Western Sydney University students lead the way in the creation of smart cities
More than 100 students from Western Sydney University have gained unprecedented insights and leadership development with the inaugural Global Leader Experience program, getting the chance to put their creative ideas into practice to tackle the challenge of making smart cities inclusive.
Designed and delivered through a partnership with global leadership organisation Common Purpose, this is the first time the innovative leadership program has come to Western Sydney, being held at the University’s Liverpool campus.
The four-day program brought together leading experts, organisations and businesses from across the Western Sydney region, including Western Sydney University, Greater Sydney Commission, Liverpool City Council, Mission Australia, Western Sydney Airport, Built Environment Firm ARUP, Infrastructure Asset Firm AECOM, the Community Migrant Resource Centre and Western Sydney Parkland Trust.
According to Western Sydney University’s Senior Deputy Vice-Chancellor, Professor Scott Holmes, the Global Leader Experience allows students to develop their cultural intelligence while creating innovative ways to deal with the smart cities challenge from a Western Sydney context.
“Our students are connected with their local communities and businesses and are powerful agents for change. Innovative experiences like these transform the principles students learn in the classroom into the building blocks of our future cities,” said Professor Holmes.
The Global Leader Experience is part of the University’s ground-breaking work to transform its curriculum through the 21C Curriculum Project, which reimagines the approach to teaching to meet the opportunities and challenges of the current century.
Pro Vice-Chancellor Learning Futures, Professor Simon Barrie, explains that today’s students need multifaceted skills to succeed in the workforce, and education pathways are changing as a result of the intersection of social and economic movements around work.
“The Global Leader Experience is one of our new 21C Curiosity Pods which allow students to quickly upskill in emerging areas of learning and leadership. As future leaders of their communities, our first group of participants have shown great curiosity and strong understanding of both local and global smart city issues,” said Professor Barrie.
Liverpool Mayor Wendy Waller said she was proud to be involved in the project, which offers participants insights from leading experts, organisations and businesses from across Western Sydney.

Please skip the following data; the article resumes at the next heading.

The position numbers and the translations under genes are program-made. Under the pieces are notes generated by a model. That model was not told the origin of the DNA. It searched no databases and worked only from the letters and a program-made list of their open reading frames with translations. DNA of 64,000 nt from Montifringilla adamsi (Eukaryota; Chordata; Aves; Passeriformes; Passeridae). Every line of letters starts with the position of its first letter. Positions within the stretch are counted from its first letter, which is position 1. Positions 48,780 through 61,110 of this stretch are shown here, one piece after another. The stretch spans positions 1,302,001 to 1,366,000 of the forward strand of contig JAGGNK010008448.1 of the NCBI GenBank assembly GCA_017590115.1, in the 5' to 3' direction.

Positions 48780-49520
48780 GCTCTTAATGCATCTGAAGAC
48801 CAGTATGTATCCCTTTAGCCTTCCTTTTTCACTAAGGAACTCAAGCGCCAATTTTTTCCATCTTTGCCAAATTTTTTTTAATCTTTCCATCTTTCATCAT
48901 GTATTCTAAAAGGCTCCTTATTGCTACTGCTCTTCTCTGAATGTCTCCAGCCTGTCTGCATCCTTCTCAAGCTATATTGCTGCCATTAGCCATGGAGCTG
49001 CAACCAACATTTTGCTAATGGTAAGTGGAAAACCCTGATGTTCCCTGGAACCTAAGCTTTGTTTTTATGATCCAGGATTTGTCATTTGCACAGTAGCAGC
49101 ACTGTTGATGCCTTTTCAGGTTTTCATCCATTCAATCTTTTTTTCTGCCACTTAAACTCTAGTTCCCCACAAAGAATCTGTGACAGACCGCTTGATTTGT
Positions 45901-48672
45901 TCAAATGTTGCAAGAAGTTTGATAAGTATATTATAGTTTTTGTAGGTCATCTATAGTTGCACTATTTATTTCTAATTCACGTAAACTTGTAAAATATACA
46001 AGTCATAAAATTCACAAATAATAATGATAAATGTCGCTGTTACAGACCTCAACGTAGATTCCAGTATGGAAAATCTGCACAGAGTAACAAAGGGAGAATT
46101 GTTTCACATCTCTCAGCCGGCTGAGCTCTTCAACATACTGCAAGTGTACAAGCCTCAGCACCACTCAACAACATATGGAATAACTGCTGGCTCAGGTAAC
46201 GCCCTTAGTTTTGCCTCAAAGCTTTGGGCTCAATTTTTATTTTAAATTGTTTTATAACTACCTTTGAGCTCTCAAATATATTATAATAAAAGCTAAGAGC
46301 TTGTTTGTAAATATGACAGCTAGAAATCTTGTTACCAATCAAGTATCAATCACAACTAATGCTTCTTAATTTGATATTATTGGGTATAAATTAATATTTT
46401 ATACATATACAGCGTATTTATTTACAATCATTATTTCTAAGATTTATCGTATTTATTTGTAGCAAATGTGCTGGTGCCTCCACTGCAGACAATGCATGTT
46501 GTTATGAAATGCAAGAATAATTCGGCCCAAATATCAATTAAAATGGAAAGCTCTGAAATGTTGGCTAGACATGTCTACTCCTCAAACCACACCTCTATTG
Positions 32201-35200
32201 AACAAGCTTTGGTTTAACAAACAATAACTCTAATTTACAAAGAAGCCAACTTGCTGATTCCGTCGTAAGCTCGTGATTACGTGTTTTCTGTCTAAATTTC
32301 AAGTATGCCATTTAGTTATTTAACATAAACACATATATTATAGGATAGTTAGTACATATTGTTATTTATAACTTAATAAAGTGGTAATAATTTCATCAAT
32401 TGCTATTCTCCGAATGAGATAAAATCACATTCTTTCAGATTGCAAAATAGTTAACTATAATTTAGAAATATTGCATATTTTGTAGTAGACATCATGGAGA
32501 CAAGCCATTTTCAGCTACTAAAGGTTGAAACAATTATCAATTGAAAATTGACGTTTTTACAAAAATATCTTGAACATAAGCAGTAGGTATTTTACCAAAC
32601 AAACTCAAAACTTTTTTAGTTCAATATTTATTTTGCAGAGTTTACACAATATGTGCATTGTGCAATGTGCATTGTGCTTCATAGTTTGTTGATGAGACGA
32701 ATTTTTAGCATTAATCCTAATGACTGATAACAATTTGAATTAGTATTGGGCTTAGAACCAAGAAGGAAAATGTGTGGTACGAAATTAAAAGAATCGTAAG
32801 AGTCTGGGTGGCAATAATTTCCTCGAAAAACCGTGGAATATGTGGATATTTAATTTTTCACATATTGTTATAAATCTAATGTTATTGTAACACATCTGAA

“Students from Harvard and Oxford have undertaken this program. It’s great to see Western Sydney University bring this opportunity to South West Sydney,” Mayor Waller said.
“Liverpool is the perfect city to explore ideas around cultural intelligence – our residents come from 150 different backgrounds and speak 140 different languages.”
The unique opportunities presented by diversity and inclusivity are crucial to Western Sydney University’s commitment and partnership with community, government and industry. This has been recognised internationally as Western Sydney University has recently been ranked first in the world for its work to address gender equality, and second for reducing inequalities by promoting inclusive and equitable quality education, according to the inaugural Times Higher Education University Impact Rankings.
For more information about the Global Leader Experience, please visit westernsydney.edu.au/leaderexperience
9 May 2019
In March this year, photographer Michael Willson captured an image of AFL footballer Tayla Harris kicking for a goal. Last week in Melbourne’s Federation Square a 3.3 meter bronze depiction of Harris’ kick was unveiled.
Western Sydney University and Charter Hall have unveiled plans to develop a $350 million health research and commercial precinct in the heart of Westmead, bringing the University’s total investment in Westmead to $700 million.
“How good is Gladys Berejiklian?” Prime Minister Scott Morrison asked a jubilant crowd of Liberal supporters. Only as good as her most recent legislative adventure, it would seem.